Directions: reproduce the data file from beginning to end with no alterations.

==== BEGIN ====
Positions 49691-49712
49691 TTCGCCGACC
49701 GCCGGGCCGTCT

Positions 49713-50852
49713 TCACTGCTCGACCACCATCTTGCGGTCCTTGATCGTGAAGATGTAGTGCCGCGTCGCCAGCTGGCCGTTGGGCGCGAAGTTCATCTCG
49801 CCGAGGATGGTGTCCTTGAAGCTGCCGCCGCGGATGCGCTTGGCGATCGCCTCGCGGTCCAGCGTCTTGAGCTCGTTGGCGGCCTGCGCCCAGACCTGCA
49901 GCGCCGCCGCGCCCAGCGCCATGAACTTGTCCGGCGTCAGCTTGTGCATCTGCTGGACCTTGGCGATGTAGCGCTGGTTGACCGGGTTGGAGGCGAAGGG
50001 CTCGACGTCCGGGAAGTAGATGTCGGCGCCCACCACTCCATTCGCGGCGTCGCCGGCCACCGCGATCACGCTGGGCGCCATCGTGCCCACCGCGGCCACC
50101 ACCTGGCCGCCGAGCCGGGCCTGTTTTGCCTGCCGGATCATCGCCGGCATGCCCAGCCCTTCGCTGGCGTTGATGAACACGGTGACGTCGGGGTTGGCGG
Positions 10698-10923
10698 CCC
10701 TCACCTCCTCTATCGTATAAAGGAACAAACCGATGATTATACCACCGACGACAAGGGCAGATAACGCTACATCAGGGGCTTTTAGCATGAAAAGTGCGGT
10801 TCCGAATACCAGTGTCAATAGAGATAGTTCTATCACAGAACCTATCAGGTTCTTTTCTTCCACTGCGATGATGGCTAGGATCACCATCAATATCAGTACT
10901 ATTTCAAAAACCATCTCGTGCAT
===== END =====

Positions 49691-49712
49691 TTCGCCGACC
49701 GCCGGGCCGTCT

Positions 49713-50852
49713 TCACTGCTCGACCACCATCTTGCGGTCCTTGATCGTGAAGATGTAGTGCCGCGTCGCCAGCTGGCCGTTGGGCGCGAAGTTCATCTCG
49801 CCGAGGATGGTGTCCTTGAAGCTGCCGCCGCGGATGCGCTTGGCGATCGCCTCGCGGTCCAGCGTCTTGAGCTCGTTGGCGGCCTGCGCCCAGACCTGCA
49901 GCGCCGCCGCGCCCAGCGCCATGAACTTGTCCGGCGTCAGCTTGTGCATCTGCTGGACCTTGGCGATGTAGCGCTGGTTGACCGGGTTGGAGGCGAAGGG
50001 CTCGACGTCCGGGAAGTAGATGTCGGCGCCCACCACTCCATTCGCGGCGTCGCCGGCCACCGCGATCACGCTGGGCGCCATCGTGCCCACCGCGGCCACC
50101 ACCTGGCCGCCGAGCCGGGCCTGTTTTGCCTGCCGGATCATCGCCGGCATGCCCAGCCCTTCGCTGGCGTTGATGAACACGGTGACGTCGGGGTTGGCGG
Positions 10698-10923
10698 CCC
10701 TCACCTCCTCTATCGTATAAAGGAACAAACCGATGATTATACCACCGACGACAAGGGCAGATAACGCTACATCAGGGGCTTTTAGCATGAAAAGTGCGGT
10801 TCCGAATACCAGTGTCAATAGAGATAGTTCTATCACAGAACCTATCAGGTTCTTTTCTTCCACTGCGATGATGGCTAGGATCACCATCAATATCAGTACT
10901 ATTTCAAAAACCATCTCGTGCAT